rights preventing the infringement of personal freedom by other social actors
(Redirected from Civil right)
Civil rights are a class of rights that ensure one's ability to participate in the civil and political life of the state without discrimination or repression.
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- Quotes are arranged alphabetically by author
A - FEdit
- Thomas Jefferson was right in declaring that all human beings are created (or, or if you will, are by nature) equal. They are also, in terms of their individual differences, unequal in the varying degrees to which they possess the species-specific potentialities common to all. These individual inequalities, when they are recognized as subordinate to the basic equality of all human beings in their common humanity or specific nature, do not generate difficulties that must be overcome or eradicated in order to increase social justice.
- Mortimer J Adler, author and philosopher, Ten Philosophical Mistakes, p. 165 (1985).
- Civil Rights opened the windows. When you open the windows, it does not mean that everybody will get through. We must create our own opportunities.
- Mary Frances Berry, "Civil Rights Commission chair highlights celebration of Martin Luther King's life", Indiana University, (January 15, 2002).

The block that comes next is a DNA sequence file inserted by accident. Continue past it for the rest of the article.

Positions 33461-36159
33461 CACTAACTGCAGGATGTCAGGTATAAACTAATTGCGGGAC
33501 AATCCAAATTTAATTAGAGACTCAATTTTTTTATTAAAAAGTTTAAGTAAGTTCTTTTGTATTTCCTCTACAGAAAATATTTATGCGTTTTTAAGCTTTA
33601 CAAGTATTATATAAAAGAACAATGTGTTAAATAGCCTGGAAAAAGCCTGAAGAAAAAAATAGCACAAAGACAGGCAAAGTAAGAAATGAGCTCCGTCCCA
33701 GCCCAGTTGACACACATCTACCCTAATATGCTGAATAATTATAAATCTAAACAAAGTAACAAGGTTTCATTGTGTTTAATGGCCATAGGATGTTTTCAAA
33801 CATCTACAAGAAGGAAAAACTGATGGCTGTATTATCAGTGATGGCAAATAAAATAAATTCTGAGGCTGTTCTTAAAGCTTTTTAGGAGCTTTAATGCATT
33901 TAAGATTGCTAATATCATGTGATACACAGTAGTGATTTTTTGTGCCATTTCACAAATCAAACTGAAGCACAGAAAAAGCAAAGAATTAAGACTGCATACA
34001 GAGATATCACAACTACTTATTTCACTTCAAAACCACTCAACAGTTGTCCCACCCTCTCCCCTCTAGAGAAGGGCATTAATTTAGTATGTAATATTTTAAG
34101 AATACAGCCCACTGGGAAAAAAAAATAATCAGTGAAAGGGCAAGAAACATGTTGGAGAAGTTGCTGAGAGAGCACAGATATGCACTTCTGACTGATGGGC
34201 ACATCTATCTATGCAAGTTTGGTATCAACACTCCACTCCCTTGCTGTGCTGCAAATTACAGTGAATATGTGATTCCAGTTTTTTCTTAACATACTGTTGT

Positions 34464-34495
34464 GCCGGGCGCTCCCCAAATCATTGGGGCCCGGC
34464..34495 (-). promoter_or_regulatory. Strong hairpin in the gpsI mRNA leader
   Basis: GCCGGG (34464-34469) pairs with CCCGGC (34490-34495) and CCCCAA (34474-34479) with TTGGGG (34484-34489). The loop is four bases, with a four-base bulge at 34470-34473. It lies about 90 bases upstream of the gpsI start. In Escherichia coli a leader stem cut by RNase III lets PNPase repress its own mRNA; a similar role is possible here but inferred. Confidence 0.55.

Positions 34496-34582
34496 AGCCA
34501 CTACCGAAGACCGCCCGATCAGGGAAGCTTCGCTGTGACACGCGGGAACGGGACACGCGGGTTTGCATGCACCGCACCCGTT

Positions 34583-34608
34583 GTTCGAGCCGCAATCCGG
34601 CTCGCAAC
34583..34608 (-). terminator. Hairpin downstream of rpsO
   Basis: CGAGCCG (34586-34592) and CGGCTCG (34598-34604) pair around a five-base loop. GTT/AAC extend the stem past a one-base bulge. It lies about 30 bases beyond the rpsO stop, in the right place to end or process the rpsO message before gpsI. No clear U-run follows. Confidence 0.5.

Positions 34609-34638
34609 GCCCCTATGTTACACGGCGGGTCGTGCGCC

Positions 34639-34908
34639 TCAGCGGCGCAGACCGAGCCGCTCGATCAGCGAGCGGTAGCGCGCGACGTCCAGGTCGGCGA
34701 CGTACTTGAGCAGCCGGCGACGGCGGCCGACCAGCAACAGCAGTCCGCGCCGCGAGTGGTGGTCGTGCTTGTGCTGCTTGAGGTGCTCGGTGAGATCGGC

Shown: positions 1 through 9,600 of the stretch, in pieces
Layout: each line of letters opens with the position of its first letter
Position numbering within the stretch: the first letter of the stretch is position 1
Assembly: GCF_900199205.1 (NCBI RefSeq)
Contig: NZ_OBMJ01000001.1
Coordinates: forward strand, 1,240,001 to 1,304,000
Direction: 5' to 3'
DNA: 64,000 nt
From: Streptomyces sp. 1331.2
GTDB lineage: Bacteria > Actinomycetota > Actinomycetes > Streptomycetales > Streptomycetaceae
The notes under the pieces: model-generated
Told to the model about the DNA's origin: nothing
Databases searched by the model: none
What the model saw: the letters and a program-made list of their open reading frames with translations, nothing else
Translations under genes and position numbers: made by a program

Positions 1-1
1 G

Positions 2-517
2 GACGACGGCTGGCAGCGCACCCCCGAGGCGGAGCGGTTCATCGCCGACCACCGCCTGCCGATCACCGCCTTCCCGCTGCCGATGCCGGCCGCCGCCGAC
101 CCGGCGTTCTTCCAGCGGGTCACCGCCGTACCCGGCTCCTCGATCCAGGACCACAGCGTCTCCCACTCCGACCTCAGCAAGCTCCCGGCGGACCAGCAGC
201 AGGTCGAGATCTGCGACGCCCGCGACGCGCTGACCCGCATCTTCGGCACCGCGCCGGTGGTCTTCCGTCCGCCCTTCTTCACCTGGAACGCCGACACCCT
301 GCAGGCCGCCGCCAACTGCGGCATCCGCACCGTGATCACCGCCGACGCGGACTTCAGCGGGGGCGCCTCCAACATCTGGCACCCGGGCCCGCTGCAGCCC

- At the foundation of our civil liberties lies the principle that denies to government officials an exceptional position before the law and which subjects them to the same rules of conduct that are commands to the citizen.
- Louis D. Brandeis, Burdeau v. McDowell, 1921.
G - LEdit
- Since the narrower or wider community of the peoples of the earth has developed so far that a violation of rights in one place is felt throughout the world, the idea of a cosmopolitan right is not fantastical, high-flown or exaggerated notion. It is a complement to the unwritten code of the civil and international law, necessary for the public rights of mankind in general and thus for the realization of perpetual peace.
- Immanuel Kant, Perpetual Peace: A Philosophical Sketch (1795).
- "What threatens democracy is hunger, it is misery, it is the disease of those who have no resources to face it. These are the evils that can threaten democracy, but never the people in the public square in the use of their legitimate and democratic rights".
M - REdit
- It is a perversion of terms to say that a charter gives rights. It operates by a contrary effect — that of taking rights away. Rights are inherently in all the inhabitants; but charters, by annulling those rights, in the majority, leave the right, by exclusion, in the hands of a few. … They...consequently are instruments of injustice. The fact therefore must be that the individuals themselves, each in his own personal and sovereign right, entered into a contract with each other to produce a government: and this is the only mode in which governments have a right to arise, and the only principle on which they have a right to exist.